And as 2015 approached, he was delighted to hear that his plan for a Scottish Year of the Dad was to be fully funded via the Children and Families directorate of the Scottish Government.Interviewed at zoo launch 2016

In the event, his cancer diagnosis only months later meant David had to step back and mentor his colleagues from his hospital bed as the 2016 campaign attracted thousands of organisations, service-providers and families to “celebrate the difference a great dad can make”.

“I was very sorry to hear of David's passing and send my condolences to his family,” said Deputy First Minister, John Swinney, who has attended a number of Year of the Dad events with his young son.


“David leaves behind a tremendous legacy,” continued Mr Swinney. “He has played a crucial role in championing the importance of dads in child development and family life. His dedication to this cause led him to set up Fathers Network Scotland and, more recently, to develop the idea for Year of the Dad. I'm delighted that the Scottish Government has been able to work with David, his colleagues at Fathers Network Scotland and a whole range of others to make Year of the Dad a reality."

At its half-way point, the year-long campaign has already signed up more than 1000 organisations and 1000 individual supporters from across Scotland, all seeking to create a more father-friendly world.

“David’s idea tapped into society at a cultural tipping point,” said Samantha Pringle, who has been acting CEO of the organisation in his absence. “It’s tragic that he won’t now see how Year of the Dad plays out, but he’s already made a tangible difference to families in Scotland and leaves a strong team determined to take his vision forward. We’ll miss him hugely, and send our condolences to the wife and children he loved so much.”


Nick Thorpe, a writer/journalist and close friend who joined FNS in 2014 to head up communications, said: “David’s achievement was to take the debate out of the polarising arena of gender politics, and show how supporting dads as nurturing parents benefits everybody: children, families, society as a whole. It worked because his whole demeanour was open, win-win.”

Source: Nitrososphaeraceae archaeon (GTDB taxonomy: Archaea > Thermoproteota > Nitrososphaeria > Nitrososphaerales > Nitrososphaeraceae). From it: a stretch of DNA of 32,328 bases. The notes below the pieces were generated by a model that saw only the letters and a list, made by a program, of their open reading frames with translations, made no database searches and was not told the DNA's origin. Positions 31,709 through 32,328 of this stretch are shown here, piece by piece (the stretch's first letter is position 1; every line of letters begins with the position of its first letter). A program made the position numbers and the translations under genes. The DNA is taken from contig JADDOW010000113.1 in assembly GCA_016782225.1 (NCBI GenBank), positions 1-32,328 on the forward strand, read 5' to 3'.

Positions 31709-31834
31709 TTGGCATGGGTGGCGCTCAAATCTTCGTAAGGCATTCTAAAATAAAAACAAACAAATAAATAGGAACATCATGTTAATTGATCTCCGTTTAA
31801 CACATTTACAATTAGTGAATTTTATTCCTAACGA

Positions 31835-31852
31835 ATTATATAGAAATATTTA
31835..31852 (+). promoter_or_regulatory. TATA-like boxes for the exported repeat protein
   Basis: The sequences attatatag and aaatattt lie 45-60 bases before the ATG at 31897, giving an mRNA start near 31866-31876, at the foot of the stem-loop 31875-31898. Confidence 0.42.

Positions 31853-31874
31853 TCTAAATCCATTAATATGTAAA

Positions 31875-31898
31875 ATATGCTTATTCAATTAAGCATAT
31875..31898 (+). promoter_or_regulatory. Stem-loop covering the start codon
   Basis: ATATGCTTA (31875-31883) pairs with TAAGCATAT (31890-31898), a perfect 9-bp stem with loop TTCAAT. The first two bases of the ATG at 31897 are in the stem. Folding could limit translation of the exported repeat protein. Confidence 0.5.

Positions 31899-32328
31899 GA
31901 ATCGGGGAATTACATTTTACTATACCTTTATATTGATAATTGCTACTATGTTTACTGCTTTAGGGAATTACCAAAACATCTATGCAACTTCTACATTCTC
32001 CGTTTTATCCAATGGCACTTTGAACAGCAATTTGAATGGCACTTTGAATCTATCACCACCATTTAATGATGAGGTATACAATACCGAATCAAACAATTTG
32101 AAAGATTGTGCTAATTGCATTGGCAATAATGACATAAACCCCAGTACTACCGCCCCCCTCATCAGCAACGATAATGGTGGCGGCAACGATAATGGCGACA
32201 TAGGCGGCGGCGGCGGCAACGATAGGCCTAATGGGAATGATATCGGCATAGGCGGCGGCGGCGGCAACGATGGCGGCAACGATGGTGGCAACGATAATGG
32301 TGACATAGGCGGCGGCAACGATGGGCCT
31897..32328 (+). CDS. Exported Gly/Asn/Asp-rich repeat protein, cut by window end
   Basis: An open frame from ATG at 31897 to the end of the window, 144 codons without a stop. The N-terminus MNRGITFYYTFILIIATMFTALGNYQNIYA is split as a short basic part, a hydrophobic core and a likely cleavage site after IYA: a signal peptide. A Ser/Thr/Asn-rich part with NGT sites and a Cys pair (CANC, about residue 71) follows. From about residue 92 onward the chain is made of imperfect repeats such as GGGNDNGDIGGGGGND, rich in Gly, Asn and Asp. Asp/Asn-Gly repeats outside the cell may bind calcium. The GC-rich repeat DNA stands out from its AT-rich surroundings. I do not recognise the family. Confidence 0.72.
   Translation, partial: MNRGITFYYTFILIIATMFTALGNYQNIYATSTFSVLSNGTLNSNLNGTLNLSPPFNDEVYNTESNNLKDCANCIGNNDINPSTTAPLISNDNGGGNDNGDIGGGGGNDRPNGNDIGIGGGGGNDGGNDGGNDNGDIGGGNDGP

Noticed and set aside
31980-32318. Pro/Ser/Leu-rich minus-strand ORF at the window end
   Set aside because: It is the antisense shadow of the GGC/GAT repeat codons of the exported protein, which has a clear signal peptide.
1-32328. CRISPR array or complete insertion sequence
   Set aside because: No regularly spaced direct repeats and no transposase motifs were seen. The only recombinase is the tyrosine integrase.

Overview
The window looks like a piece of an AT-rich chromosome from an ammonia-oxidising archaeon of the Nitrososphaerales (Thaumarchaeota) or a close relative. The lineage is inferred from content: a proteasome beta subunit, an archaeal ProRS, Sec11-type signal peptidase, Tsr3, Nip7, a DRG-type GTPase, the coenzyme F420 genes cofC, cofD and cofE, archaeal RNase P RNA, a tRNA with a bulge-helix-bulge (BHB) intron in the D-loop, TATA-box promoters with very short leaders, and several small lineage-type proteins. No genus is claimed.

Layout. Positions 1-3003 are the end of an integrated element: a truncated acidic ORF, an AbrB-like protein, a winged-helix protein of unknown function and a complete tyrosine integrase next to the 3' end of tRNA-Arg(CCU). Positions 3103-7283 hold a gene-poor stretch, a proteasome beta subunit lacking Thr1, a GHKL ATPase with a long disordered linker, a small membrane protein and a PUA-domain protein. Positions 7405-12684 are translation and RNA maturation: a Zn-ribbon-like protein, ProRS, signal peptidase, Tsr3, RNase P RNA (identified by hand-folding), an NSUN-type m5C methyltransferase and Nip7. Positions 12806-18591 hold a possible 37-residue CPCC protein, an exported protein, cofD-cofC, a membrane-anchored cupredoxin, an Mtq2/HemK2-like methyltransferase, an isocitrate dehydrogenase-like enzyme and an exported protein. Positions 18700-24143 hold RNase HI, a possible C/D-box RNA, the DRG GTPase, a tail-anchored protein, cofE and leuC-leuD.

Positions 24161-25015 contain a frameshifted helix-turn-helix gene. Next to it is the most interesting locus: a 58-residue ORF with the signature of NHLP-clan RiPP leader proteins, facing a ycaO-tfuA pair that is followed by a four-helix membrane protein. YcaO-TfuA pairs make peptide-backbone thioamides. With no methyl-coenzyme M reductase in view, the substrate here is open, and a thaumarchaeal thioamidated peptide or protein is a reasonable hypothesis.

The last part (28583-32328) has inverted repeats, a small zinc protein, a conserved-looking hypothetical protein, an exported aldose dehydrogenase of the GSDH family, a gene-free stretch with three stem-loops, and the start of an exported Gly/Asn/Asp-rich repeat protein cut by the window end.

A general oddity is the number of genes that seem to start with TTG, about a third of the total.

“The way he handled his illness was as inspiring as the rest of his life,” continued Thorpe. “David refused to turn it into a battle, and everyone who visited him during those 16 long months was struck by his strength, dignity and warm humour.”

David with his children“I know his hardest moment was having to tell his beloved 8-year-old son he wasn’t going to survive – but even then he was determined to help him feel all his emotions, encourage him not to bottle them up in the old male way. What an amazing dad!”

Ann Roberts, co-chair of the Fathers Network board said: ‘David led Fathers Network Scotland with a wonderful mixture of determination and adventure.  His response to his illness and his seeking of the ‘gift in this experience’ was truly life-affirming. The Board send our heartfelt condolences to his family, his was a life well-lived right to the end.”

The victory of his beloved Hibernian in the Scottish Cup was a huge boost as he came to the end of his chemotherapy – and only 10 days before he died, he was overjoyed when old friends from his old London Hibs team arranged for the Scottish Cup to be brought to his room in the hospice.

Please feel free to publish your tributes and memories of David in our comments section below.

We will keep you in touch with any arrangements for his funeral as they progress. His family have asked that journalists respect their privacy at this difficult time.

Media: for more information, contact Fergus Reid at Smarts Communicate [email protected]

T. +44 (0)141 222 2040 D. +44 (0)141 229 7629 M. +44 (0)797 158 3535